CAMBRIDGE, Mass. — Social media-savvy adults with health conditions would be willing to share their health data online if it helps clinicians improve care, helps other patients or advances medical research, according to a recent survey by PatientsLikeMe, a patient network and real-time research platform.
The results of the survey of 2,125 PatientLikeMe members were released in the discussion paper “Social Networking Sites and the Continuously Learning Health System: A Survey by members of the Institute of Medicine’s (IOM) Evidence Communication Innovation Collaborative.” Of those respondents with a medical condition:
- An overwhelming majority would be willing to share health data if it could help others in some way: 94% would be willing to share to help doctors improve care; 94% would be willing to help other patients like them; and 92% would be willing to share to help researchers learn more about their disease;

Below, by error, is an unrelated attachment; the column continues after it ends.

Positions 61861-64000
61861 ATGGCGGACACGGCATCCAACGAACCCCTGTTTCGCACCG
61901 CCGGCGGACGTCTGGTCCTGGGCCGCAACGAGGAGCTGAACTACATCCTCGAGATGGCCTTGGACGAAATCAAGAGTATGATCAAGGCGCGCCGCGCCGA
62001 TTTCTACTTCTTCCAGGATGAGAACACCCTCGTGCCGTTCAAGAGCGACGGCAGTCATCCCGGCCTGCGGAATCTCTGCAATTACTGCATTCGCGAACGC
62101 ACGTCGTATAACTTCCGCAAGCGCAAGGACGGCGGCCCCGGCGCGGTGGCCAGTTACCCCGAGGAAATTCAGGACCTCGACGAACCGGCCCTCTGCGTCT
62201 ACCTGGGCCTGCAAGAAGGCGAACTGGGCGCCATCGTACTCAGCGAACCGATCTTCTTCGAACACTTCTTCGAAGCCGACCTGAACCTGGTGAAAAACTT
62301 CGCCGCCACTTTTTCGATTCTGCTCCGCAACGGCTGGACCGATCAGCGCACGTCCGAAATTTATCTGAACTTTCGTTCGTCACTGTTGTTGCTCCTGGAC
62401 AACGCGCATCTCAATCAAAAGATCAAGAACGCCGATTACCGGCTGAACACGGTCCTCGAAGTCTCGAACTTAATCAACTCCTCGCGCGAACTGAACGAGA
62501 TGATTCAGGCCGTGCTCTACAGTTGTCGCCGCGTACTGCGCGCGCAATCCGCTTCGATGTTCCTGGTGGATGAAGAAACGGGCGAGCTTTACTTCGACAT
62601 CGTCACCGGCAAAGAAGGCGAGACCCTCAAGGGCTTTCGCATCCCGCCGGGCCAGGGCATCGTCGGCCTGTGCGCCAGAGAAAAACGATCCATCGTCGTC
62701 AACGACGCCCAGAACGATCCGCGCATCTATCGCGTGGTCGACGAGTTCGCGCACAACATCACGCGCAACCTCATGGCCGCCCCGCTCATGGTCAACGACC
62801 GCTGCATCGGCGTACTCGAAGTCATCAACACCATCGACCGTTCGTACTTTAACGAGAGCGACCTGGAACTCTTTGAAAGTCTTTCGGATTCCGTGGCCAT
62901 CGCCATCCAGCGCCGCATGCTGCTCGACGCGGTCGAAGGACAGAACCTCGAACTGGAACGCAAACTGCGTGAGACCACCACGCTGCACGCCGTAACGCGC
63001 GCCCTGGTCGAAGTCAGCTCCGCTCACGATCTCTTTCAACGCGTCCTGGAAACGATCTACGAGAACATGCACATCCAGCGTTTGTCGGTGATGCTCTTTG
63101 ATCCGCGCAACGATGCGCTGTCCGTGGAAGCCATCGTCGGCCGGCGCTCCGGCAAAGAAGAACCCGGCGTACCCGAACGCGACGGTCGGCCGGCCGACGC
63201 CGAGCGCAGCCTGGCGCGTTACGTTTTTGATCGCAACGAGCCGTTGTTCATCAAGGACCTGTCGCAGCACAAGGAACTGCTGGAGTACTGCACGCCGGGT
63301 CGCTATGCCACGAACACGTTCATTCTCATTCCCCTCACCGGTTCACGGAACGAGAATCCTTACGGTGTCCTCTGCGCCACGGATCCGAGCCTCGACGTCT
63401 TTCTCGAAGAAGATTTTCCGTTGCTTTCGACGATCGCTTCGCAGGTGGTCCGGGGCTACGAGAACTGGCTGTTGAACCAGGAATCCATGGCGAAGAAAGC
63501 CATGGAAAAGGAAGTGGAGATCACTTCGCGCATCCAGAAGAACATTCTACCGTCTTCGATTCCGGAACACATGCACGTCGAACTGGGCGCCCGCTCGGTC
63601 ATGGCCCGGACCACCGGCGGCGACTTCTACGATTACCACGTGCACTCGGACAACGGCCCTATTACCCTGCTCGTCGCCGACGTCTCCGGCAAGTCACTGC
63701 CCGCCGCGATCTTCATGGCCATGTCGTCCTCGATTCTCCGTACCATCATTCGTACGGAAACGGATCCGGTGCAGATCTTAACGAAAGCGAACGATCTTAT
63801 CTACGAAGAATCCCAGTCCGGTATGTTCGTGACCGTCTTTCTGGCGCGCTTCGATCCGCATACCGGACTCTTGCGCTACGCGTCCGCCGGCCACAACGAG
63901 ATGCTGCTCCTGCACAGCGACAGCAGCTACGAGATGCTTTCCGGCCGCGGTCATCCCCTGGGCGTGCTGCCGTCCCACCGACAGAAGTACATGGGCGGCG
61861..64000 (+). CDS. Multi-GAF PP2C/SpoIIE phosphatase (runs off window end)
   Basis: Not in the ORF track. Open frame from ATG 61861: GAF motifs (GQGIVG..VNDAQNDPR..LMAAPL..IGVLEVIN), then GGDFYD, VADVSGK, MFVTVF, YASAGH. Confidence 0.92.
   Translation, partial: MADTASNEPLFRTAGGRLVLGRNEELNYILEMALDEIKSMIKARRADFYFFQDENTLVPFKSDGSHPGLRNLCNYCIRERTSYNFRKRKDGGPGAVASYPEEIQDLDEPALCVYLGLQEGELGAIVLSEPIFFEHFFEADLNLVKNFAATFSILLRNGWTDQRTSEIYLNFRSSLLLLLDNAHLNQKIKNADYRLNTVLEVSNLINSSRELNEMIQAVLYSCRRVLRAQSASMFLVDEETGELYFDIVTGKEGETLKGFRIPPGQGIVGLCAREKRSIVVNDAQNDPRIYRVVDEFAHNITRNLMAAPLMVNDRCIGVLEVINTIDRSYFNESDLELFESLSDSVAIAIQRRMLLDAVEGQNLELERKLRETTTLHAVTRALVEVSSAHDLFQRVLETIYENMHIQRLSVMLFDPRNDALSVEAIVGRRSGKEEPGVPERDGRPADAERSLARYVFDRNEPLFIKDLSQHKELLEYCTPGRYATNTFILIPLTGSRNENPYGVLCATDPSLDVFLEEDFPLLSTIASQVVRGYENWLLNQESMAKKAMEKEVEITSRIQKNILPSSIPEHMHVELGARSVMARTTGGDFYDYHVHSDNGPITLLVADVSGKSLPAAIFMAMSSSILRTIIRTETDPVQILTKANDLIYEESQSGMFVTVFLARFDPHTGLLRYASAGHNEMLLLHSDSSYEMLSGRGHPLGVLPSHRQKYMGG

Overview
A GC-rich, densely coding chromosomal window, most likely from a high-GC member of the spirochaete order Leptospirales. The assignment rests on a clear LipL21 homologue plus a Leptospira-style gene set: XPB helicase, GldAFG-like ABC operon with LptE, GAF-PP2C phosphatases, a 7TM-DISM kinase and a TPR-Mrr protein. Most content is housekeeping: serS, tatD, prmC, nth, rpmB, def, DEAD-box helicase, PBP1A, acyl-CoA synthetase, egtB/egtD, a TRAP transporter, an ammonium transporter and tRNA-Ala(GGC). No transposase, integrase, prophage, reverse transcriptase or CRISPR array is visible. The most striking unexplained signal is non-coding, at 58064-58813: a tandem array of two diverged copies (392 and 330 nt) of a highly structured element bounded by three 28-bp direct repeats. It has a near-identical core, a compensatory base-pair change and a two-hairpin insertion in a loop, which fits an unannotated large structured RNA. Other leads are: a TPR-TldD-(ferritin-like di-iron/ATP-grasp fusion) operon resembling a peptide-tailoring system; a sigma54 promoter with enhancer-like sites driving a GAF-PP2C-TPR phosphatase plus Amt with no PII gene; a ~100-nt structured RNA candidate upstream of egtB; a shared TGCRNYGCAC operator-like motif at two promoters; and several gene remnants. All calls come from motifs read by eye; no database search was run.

- Four-out-of-five respondents (84%) would be willing to share their health information with drug companies to help them make safer products, and 78% would do so to let drug companies learn more about their disease; and
- 94% believe that their health data should be used to improve the care of future patients who may have the same or similar condition.
The results also highlighted concerns that sharing data could carry risk. Some 76% of respondents said they believe that data from their personal health record could potentially be used without their knowledge, 72% to deny them healthcare benefits and 66% to deny them job opportunities.
“It’s exciting to see research that so clearly illuminates the patient voice,” stated Sally Okun, a co-author on the paper and PatientsLikeMe’s VP advocacy, policy and patient safety. “This paper affirms the great value in sharing health data, and signals a new age in medicine where patients and researchers can learn in real-time from the shared experiences of others.”